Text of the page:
Perspective of women and men

Are SECs doing enough for the environment and are they really valued?

Social and Ethics Committees (SECs) play a vital role in the governance of organisational ethics and responsible corporate citizenship. The 2022 Social and Ethics Committee Trends Survey conducted by The Ethics Institute in partnership with the Institute of Directors of Southern Africa (IoDSA) found that SECs tend to spend more of their time on certain aspects of their mandate, whilst neglecting other aspects. The aspects of their mandate that SECs spent most of their time on are:

  1. Employment equity and transformation
  2. Organisational ethics
  3. BBBEE
  4. Employee safety and health
  5. Fraud and corruption prevention

Although SECs spent most of their time on these activities, they may be neglecting others. SECs spent the least time on the following aspects of their mandate:

  1. Responsible and transparent tax practices
  2. Advertising
  3. Biodiversity
  4. Climate change mitigation
  5. Consumer protection

It would appear then that the biggest priority for most private sector businesses in South Africa is transformation and employment equity, followed by organisational ethics. The biggest loser where the least time is spent appears to be the environment and biodiversity.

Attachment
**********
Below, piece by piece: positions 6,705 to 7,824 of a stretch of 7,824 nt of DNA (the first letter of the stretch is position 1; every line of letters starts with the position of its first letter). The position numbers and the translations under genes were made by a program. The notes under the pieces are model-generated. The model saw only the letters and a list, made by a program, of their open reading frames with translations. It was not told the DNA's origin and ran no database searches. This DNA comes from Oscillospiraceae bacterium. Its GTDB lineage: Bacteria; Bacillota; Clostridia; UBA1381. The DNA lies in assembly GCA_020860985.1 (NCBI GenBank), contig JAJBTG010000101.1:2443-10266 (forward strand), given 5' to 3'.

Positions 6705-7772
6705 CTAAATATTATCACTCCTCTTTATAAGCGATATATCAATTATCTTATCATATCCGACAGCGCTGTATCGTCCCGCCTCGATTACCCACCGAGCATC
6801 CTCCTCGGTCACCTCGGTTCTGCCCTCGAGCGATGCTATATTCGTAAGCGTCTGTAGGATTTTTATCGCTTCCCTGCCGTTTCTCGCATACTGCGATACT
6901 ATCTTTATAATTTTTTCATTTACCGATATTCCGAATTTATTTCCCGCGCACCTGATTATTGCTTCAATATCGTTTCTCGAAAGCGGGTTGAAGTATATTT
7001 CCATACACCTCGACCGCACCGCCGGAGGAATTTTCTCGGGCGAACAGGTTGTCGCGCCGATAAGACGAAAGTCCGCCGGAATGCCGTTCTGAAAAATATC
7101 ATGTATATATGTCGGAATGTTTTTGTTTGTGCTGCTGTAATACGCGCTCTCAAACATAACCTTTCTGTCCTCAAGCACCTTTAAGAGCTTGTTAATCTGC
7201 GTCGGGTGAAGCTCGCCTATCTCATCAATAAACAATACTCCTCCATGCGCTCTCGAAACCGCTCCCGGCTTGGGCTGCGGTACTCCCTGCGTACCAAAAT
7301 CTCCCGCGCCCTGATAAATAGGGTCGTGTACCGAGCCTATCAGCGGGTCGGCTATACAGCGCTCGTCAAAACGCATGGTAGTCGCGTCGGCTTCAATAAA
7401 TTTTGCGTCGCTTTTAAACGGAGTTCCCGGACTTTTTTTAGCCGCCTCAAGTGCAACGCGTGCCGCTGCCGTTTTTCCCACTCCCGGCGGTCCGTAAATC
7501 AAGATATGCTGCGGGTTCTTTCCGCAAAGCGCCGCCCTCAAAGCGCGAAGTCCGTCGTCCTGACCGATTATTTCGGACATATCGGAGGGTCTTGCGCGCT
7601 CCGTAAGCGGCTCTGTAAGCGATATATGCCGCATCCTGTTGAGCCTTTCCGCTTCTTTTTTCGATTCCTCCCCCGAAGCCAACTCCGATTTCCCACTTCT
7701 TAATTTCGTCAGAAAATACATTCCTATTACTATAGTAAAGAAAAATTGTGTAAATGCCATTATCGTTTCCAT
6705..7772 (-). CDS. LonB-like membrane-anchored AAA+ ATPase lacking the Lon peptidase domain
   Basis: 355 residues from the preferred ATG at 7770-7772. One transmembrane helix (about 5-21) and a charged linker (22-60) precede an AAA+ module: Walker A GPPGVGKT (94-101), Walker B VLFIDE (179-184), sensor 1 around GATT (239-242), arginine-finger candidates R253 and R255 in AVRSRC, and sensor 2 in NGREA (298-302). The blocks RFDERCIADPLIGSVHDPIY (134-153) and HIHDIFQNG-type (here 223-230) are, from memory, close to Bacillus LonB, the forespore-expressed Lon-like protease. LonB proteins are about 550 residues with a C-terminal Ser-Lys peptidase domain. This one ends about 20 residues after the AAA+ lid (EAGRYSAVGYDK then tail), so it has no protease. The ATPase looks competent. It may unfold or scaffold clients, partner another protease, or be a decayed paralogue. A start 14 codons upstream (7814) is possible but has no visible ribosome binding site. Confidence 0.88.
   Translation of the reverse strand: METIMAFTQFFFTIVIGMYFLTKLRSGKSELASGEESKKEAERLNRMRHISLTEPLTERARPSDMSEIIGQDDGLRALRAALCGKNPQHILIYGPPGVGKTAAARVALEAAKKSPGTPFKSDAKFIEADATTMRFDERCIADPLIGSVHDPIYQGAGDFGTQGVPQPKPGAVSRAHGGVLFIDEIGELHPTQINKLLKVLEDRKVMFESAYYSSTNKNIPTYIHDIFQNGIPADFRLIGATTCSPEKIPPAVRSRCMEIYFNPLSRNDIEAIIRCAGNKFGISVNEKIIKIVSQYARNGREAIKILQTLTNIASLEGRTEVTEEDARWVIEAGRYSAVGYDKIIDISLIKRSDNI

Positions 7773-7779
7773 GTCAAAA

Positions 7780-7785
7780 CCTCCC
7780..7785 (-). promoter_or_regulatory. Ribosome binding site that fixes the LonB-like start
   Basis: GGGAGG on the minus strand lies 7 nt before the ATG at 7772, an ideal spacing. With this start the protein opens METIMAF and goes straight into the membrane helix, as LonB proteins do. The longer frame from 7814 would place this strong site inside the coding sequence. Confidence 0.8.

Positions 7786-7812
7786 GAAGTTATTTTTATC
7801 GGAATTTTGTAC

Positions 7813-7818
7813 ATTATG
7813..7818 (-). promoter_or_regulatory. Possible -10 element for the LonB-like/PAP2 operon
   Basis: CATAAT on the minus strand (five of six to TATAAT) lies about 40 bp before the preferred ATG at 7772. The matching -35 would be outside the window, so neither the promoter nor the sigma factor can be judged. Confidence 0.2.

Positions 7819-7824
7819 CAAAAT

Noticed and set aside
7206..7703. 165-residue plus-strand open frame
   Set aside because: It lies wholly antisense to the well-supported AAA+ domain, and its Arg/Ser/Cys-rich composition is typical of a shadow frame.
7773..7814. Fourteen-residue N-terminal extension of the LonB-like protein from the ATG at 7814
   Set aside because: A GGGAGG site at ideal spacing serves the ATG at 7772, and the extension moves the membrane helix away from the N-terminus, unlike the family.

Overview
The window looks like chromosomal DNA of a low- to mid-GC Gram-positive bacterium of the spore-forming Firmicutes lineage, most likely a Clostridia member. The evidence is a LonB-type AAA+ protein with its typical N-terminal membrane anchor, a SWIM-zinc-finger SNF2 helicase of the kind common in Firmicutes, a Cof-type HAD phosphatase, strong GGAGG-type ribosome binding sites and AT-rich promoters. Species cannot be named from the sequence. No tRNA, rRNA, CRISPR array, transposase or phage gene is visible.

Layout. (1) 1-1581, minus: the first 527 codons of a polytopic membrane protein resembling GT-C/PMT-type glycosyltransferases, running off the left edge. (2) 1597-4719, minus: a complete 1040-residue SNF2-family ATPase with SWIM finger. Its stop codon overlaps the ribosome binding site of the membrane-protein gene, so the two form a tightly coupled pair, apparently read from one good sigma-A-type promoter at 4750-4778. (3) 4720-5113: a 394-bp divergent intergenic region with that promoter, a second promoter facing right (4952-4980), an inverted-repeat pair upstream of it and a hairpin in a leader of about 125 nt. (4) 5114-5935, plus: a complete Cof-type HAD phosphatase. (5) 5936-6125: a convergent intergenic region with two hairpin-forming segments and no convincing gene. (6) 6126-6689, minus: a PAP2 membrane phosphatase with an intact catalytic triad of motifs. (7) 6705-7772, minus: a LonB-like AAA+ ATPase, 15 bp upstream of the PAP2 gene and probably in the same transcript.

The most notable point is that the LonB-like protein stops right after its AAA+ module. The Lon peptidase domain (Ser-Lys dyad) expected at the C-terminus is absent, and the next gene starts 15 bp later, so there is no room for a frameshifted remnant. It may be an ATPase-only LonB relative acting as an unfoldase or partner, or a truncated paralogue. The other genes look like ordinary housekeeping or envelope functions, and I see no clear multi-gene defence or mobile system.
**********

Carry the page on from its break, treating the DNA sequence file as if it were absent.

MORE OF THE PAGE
Interestingly SECs rank very well in terms of gender transformation. 44% of SECs are composed of women. They are also relatively well transformed regarding ethnicity. This is encouraging; however, SECs also appear to be the lowest remunerated subcommittee. The Directors Fees Guide (2022) indicated that the average remuneration in SECs was lower than for the Nominations Committee, which is often an ad hoc committee.

If we were to invoke the tenet that: “if you want to know what an organisation cares about, look at where it spends most of its money”, SECs may be getting the short end of the stick.

Two questions should therefore be asked:

(1) Are SECs giving enough attention to all their responsibilities, especially environmental concerns?

(2) Are SECs being used to push a visible (at face value) transformation perception to shareholders? You decide.